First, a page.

Three years ago, I asked for a bird feeder for Mother’s Day. My first, time-intensive, agonizing identification was of a Black-capped Chickadee. If only I had first read the field guide books, which all agree that the likely first enthusiastic customer on a new backyard feeder will be the cheerful Black-capped Chickadee. I’ve since identified 25 bird species in my backyard, and the Black-capped Chickadee is one of the few whose name makes any kind of sense. It wears a rakish black beret, perfect for any basement poetry reading, and natters on throughout the day, “Chick-a-dee-dee-dee-dee,” sometimes commenting with goodwill, sometimes scolding with irritation, but always with its charming, “Chick-a-dee-dee-dee.” If only my adolescent were so endearing with his constant repetition of, “Can we have pizza? Can we have pizza? Can we have pizza?”
Birds, I learned to my horror, were named by white men who shot them dead and noted the defining details of corpses. John James Audubon might shoot hundreds of birds for the sake of one drawing. A Ring-necked Duck’s neck ring might be obvious from close-up observation of a stationary object, but in the cold, wet field, from a distance, on a moving target, it’s a Ring-billed Duck, for heaven’s sake. Duh. I am not the first to note this, I now see in some field guides, so we are all in agreement: let’s get rid of these stupid names and start over.
This system was clearly instituted in order to make fanatical birders look smarter while the rest of us look dumb. If it turns out the name is too easy on the casual observer, the ABA (American Birding Association) and AOU (American Ornithologists’s Union) change it. Thus, the Marsh Hawk made too much sense: it was a hawk in marshes! So they changed it to Northern Harrier in order to remain superior.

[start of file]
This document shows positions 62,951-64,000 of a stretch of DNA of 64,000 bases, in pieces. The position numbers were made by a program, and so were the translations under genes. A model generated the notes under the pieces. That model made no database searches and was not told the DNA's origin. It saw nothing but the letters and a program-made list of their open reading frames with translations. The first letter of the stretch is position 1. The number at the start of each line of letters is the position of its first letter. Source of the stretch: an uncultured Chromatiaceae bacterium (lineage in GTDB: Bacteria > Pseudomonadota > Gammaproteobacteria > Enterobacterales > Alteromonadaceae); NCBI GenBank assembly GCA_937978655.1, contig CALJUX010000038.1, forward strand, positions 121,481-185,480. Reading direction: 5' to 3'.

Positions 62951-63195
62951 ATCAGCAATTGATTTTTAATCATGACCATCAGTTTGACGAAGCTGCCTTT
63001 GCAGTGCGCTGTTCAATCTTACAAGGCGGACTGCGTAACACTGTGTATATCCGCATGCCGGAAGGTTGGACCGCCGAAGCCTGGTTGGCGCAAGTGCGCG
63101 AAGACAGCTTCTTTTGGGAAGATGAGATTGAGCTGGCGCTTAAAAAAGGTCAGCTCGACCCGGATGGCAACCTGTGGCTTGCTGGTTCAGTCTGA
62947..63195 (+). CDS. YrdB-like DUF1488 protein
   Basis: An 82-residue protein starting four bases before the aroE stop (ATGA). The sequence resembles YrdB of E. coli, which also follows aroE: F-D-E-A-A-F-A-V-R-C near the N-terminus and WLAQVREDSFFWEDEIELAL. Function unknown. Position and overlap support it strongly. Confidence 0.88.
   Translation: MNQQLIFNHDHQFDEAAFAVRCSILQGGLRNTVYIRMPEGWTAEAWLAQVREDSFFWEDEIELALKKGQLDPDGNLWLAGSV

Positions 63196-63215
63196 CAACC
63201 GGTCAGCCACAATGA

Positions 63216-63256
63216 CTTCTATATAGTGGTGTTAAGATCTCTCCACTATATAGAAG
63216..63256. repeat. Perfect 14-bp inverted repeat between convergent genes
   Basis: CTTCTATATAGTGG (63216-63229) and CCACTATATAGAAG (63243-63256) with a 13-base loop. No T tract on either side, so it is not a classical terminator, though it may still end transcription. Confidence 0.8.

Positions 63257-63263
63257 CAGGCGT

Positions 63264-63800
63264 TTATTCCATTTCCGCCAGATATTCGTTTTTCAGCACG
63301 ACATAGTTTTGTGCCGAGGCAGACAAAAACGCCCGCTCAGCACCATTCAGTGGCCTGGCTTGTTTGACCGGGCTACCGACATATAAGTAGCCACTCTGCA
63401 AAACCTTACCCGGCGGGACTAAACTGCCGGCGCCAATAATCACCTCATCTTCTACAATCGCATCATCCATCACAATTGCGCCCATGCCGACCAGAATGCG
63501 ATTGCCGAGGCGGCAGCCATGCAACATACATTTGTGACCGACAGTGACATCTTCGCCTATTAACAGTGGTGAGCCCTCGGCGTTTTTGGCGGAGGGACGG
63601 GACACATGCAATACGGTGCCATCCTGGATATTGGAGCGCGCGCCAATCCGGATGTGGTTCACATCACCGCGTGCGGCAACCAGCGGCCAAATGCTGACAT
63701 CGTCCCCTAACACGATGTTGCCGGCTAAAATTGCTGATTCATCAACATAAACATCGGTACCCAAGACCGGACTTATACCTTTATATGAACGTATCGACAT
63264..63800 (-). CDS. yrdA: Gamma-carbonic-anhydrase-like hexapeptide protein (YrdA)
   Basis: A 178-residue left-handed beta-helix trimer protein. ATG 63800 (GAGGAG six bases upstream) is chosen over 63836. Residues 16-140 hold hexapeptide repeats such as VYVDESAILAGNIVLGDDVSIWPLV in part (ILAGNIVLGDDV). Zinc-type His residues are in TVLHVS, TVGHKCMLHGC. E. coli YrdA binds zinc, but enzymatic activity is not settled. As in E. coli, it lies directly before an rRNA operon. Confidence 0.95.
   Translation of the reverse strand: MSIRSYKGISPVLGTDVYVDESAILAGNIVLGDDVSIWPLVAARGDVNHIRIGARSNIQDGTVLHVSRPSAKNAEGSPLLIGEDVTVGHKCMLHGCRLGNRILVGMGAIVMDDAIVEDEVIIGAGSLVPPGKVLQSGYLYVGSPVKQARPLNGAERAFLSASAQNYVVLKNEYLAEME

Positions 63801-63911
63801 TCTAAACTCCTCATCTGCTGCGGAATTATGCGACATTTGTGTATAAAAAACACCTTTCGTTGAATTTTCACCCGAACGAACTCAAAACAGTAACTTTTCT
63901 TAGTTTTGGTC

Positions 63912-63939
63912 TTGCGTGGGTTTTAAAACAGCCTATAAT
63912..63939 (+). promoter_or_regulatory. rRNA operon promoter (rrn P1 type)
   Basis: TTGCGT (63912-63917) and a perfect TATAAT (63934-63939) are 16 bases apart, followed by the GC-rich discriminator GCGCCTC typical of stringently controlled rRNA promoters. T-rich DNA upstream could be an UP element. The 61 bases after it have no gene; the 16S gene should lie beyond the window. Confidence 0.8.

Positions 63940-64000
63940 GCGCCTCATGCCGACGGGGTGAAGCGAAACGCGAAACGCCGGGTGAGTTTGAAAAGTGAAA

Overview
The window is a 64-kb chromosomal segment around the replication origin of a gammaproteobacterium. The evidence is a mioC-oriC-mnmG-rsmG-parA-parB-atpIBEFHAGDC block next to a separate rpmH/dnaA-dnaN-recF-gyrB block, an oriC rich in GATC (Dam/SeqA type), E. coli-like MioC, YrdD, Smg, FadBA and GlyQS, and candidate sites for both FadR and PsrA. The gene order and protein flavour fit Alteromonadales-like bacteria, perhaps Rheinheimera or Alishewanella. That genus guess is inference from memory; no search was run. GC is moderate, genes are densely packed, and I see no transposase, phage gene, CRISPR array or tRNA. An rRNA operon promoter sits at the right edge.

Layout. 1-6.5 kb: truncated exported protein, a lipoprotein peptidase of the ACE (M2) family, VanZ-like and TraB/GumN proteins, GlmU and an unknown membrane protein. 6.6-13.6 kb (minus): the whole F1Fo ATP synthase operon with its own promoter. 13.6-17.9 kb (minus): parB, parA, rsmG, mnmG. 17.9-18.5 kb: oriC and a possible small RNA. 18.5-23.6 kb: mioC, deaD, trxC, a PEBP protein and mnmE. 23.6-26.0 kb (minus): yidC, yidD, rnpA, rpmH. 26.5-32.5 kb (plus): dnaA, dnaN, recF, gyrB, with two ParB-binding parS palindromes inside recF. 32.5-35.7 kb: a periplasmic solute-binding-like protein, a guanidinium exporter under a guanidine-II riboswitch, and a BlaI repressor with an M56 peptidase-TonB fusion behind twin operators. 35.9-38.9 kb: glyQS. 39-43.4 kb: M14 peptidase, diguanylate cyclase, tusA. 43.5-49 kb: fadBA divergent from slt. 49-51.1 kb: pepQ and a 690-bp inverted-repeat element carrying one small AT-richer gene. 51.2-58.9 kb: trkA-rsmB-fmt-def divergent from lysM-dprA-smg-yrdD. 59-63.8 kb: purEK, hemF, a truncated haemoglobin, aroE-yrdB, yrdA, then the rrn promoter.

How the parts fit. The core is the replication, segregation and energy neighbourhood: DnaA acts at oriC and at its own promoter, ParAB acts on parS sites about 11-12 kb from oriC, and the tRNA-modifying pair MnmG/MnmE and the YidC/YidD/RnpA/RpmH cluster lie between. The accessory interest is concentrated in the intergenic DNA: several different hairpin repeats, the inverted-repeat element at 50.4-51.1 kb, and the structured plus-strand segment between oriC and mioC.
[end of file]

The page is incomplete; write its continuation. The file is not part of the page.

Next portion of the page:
Let us create a field guide for the masses. Following are new names for some favorite local birds, as voted upon by UME (You and Me):
Phyllis Diller and Madeline Kahn:
(this guy swung wild with his hatchet and chopped off his own leg):
Darth Vader’s Mask:
Lastly, let me introduce the Ring-BILLED Duck:
On Mother’s Day, I’ll be reading about some of these birds on the podcast Inside Voice, produced by Jennifer Scharf, who co-produced the Seattle Listen To Your Mother stage shows (for which I got my only brow waxing job to date; see photo inset above). The podcast will feature new work by other members of the Listen to Your Mother casts. This was also my first foray into Skype. You really can teach bad birders new tricks.
*** Photo Credits:
Phyllis Diller: radio.foxnews.com
Madeline Kahn: comedyheights.com
Ma Ingalls: www.edelweisspatterns.com
All other photos: Jennifer D. Munro